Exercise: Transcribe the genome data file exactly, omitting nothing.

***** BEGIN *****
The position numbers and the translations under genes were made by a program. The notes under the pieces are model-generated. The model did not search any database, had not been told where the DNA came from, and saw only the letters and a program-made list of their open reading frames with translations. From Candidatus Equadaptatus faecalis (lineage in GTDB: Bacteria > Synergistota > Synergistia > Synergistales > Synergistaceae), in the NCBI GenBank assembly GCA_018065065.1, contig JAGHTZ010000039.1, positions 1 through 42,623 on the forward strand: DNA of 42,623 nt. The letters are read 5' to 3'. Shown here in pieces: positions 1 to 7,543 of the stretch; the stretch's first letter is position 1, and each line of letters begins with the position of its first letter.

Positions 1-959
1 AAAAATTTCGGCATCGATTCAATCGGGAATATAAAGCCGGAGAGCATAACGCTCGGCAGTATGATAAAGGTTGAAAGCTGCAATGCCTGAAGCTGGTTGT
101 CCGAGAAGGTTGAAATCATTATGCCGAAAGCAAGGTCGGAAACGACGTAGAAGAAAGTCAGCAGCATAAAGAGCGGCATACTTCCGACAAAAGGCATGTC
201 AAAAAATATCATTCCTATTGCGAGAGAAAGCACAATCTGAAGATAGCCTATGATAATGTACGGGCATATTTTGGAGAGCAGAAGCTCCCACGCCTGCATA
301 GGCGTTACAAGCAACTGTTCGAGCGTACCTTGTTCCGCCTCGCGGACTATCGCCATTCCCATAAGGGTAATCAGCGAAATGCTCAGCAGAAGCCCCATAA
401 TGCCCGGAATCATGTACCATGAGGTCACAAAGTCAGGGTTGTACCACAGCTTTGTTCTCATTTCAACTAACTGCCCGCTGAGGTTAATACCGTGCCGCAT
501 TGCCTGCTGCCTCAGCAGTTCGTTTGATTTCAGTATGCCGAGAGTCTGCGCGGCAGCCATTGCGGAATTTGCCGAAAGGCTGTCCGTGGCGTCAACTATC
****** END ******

The position numbers and the translations under genes were made by a program. The notes under the pieces are model-generated. The model did not search any database, had not been told where the DNA came from, and saw only the letters and a program-made list of their open reading frames with translations. From Candidatus Equadaptatus faecalis (lineage in GTDB: Bacteria > Synergistota > Synergistia > Synergistales > Synergistaceae), in the NCBI GenBank assembly GCA_018065065.1, contig JAGHTZ010000039.1, positions 1 through 42,623 on the forward strand: DNA of 42,623 nt. The letters are read 5' to 3'. Shown here in pieces: positions 1 to 7,543 of the stretch; the stretch's first letter is position 1, and each line of letters begins with the position of its first letter.

Positions 1-959
1 AAAAATTTCGGCATCGATTCAATCGGGAATATAAAGCCGGAGAGCATAACGCTCGGCAGTATGATAAAGGTTGAAAGCTGCAATGCCTGAAGCTGGTTGT
101 CCGAGAAGGTTGAAATCATTATGCCGAAAGCAAGGTCGGAAACGACGTAGAAGAAAGTCAGCAGCATAAAGAGCGGCATACTTCCGACAAAAGGCATGTC
201 AAAAAATATCATTCCTATTGCGAGAGAAAGCACAATCTGAAGATAGCCTATGATAATGTACGGGCATATTTTGGAGAGCAGAAGCTCCCACGCCTGCATA
301 GGCGTTACAAGCAACTGTTCGAGCGTACCTTGTTCCGCCTCGCGGACTATCGCCATTCCCATAAGGGTAATCAGCGAAATGCTCAGCAGAAGCCCCATAA
401 TGCCCGGAATCATGTACCATGAGGTCACAAAGTCAGGGTTGTACCACAGCTTTGTTCTCATTTCAACTAACTGCCCGCTGAGGTTAATACCGTGCCGCAT
501 TGCCTGCTGCCTCAGCAGTTCGTTTGATTTCAGTATGCCGAGAGTCTGCGCGGCAGCCATTGCGGAATTTGCCGAAAGGCTGTCCGTGGCGTCAACTATC